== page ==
Electrophysiological changes were assessed with monthly ambulatory electrocardiograms. Heart rates were consistently between 650–750 beats per minute throughout study duration and did not significantly differ between cohorts (Supplemental Fig. 2A). QRS duration remained consistent throughout study duration. QTc had a slight increase in the low intensity cohort at month 5, but was non-significant and did not continue at month 6. Echocardiography was performed every 2 months to assess cardiac function. Changes with cardiomyopathy and hypertrophy were assessed with Left Ventricle Internal Diameter during Diastole (LVIDD) and Left Ventricle Posterior Wall Thickness (LVPWT). At month 6, there was an exercise dose-dependent reduction in the thickness of the LVIDD and the LVPWT suggesting an attenuation of disease progression as compared to the sedentary cohort (Fig. 3A). Systolic function was tracked through fractional shortening and stroke volume. Fractional shortening and stroke volume had slower rates of decline in an exercise dependent manner in both the low intensity and moderate intensity cohorts. Heart mass was normalized to tibia length to account for differences in mouse size. There was a trend in the reduction of heart mass associated with increase exercise intensities (Fig. 3B). Pgc1a was increased in the hearts from both exercise groups as compared to the sedentary cohort (Supplemental Fig. 2B). Aerobic exercise delayed progression of cardiomyopathy without adversely affecting electrical function of the dystrophic heart.
Exercise did not affect muscle and heart fibrosis in mdx mice
We next evaluated the effect of these exercise regimens on fibrosis and muscle injury in mdx mice. Fibrosis was imaged and quantitated through picrosirius red staining and hydroxyproline measurements. Picrosirius red staining appeared qualitatively similar among the groups with similar number and size of fibrotic regions in heart, diaphragm and gastrocnemius muscles (Fig. 4, left). Quantitation of picrosirius red signal from histology images confirmed the similar trends (Fig. 4, center). Hydroxyproline levels were measured from tissues at treatment endpoint and were also similar among all three groups: sedentary 13.7 ± 3, low intensity 15.6 ± 2.5, and moderate intensity 13.5 ± 0.4 nmol/mg in cardiac muscles; sedentary 16.4 ± 2.6, low intensity 17.6 ± 3.5, and moderate intensity 15.6 ± 2.3 nmol/mg in diaphragm muscles; sedentary 25.5 ± 3.2, low intensity 22.0 ± 6.7, and moderate intensity 23.4 ± 7.1 nmol/mg in gastrocnemius muscles (Fig. 4, right). We also quantitated centrally nucleated myofibers in skeletal muscle, a marker of injured/regenerating myofibers, and circulating levels of creatine kinase, a marker of body-wide muscle damage. The percentage of centrally nucleated myofibers did not change among the groups (Supplemental Fig. 3A). Serum creatine kinase did not significantly change during the exercise program (Supplemental Fig. 3B). Taken together, these data indicate that aerobic exercise improved function of dystrophic heart and muscle without significantly increasing fibrosis, centrally nucleated fibers, or serum CK.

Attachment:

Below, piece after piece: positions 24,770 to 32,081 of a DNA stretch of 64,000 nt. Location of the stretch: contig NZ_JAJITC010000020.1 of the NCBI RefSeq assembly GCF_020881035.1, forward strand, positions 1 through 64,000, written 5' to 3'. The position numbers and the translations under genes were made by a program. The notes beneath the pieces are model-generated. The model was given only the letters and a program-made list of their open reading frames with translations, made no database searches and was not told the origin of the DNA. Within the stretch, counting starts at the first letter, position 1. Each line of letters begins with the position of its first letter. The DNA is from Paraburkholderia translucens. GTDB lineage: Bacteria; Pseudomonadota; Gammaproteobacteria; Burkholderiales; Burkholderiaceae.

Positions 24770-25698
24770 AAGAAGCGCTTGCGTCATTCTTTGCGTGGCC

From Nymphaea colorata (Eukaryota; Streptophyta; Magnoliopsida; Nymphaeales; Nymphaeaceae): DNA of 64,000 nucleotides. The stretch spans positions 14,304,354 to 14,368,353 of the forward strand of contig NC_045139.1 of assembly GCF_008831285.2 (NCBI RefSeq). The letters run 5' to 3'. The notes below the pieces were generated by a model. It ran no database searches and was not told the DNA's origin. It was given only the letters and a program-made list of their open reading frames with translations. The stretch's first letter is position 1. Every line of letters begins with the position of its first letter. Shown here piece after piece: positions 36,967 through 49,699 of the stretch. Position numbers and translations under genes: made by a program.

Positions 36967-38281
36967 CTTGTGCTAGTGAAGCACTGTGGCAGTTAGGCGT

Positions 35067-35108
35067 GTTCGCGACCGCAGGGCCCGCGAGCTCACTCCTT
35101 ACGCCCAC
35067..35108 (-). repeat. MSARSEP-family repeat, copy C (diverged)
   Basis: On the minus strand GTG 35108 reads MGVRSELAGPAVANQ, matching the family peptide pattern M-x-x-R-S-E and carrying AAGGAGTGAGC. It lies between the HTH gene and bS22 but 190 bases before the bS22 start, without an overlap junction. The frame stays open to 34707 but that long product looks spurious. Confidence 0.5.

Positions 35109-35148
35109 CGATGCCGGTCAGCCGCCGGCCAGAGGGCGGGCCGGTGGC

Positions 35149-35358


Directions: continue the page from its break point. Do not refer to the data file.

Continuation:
Exercise increased adiponectin and decreased adipocyte cross sectional area in mdx mice
In normal muscle, exercise is generally associated with engagement of adipose tissue. With normal physiology, aerobic exercise increases adiponectin levels both in the circulation and within fat tissue and is a marker for increased fat utilization17. Adiponectin levels were assessed in both serum and adipocytes collected from omental fat at the study end. We observed an exercise dose-dependent increase in serum and adipocyte concentrations of adiponectin (Fig. 5A). In serum, sedentary mice had 11.0 ± 1.0 μg/mL, low intensity had 15.1 ± 0.9 μg/mL, and moderate intensity had 18.9 ± 2.3 μg/mL. These same trends were seen in omental adipose tissue (sedentary 376 ± 11 pg/mL, low intensity 602 ± 60 pg/mL, and moderate intensity 864 ± 56 pg/mL). There was a corresponding reduction in the cross sectional area of omental adipocytes in the exercise cohorts compared to the sedentary cohort (Fig. 5B). Adipocytes in the sedentary cohort had an average cross sectional area of 2120 ± 38 μm2 whereas the low intensity group had an average cross sectional area of 1211 ± 18 μm2 and the moderate intensity cohort had a cross sectional area of 1040 ± 22 μm2. Thus, aerobic exercise in dystrophic mice increased adiponectin levels in fat and systemic circulation, and associated with a reduction of adipocyte CSA.